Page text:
“Well?” asked Tom, excitedly.
“Oh-h-h-h! good heavens, I am chilled to the heart. I went down about six feet, and then touched a hard substance. I felt round it, and so far as I can tell it is a barrel. Next to it was a square corner of a box, and further still something square made of iron.”
“How do you know it is iron?”
“By the rust. Hold the rope again, there is no time to lose; the tide is rising every minute, and we will soon have to go.”
Again he went into the black water and this time stayed longer. Tom began to be frightened at the delay, and shook the rope for him to ascend. The instant after he appeared with face almost black with suffused blood. Tom hauled at the rope, and once more he stood on the bottom of the vessel. This time he did not complain of the cold. He seemed quivering with a great excitement that overcame the cold. When he had recovered his breath he almost shouted out –
“There’s something there. I know it – I feel it.”
“Anything strange?” asked Tom, in fierce excitement.
“Yes, the iron box is heavy – so heavy that I could not stir it. I could easily lift the end of the cask, and two or three other boxes, but I could not stir it.”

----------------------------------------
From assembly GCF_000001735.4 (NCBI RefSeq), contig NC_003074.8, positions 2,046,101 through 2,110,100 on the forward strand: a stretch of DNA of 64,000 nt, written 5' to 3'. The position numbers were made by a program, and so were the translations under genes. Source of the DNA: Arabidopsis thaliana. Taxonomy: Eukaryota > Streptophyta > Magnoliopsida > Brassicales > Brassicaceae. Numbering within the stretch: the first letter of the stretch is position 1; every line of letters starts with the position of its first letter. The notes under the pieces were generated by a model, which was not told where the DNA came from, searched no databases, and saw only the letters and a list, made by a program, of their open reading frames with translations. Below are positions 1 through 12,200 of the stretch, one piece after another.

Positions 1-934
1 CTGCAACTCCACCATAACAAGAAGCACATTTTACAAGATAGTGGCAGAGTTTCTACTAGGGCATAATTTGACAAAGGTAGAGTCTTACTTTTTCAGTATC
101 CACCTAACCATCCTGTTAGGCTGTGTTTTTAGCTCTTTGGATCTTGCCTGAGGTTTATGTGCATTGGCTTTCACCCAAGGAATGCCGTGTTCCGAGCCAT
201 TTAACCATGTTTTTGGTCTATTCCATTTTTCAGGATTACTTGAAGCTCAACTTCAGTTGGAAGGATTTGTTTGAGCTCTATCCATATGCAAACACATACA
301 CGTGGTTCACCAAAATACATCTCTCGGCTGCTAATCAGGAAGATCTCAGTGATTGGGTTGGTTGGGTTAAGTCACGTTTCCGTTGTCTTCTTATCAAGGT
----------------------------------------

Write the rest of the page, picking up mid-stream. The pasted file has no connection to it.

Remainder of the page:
Whilst he was speaking, both heard a queer kind of hissing noise, and looking down in alarm saw the water running into the pool around the vessel. A few minutes more and they would be cut off from shore by some of the tidal streams. Tom cried out:
“Quick, quick! or we shall be late. We must put down the beams before the tide rises or it will wash the hold full of sand.”
Without waiting even to dress, Robert assisted him and they placed the planks on their original position and secured them with a few strong nails. Then they rushed away for shore. When they had reached the sand-hill, Robert, despite his exertions, was so chilled that he was unable to put on his clothes.
To bathe and stay naked for half an hour on a December night is no joke.
Tom drew his clothes on him as well as he could, and after adding his overcoat and giving him a pull from the flask, he was something better. They hurried away, and what with exercise, excitement, and hope were glowing when they reached home.
Before going to bed they held a consultation as to what was best to be done. Both wished to renew their attempt as they could begin at half-past seven o’clock; for although the morrow was Christmas Day, they knew that any attempt to rescue goods from the wreck should be made at once. There were now two dangers to be avoided – rough weather and the drifting of the sand – and so they decided that not a moment was to be lost.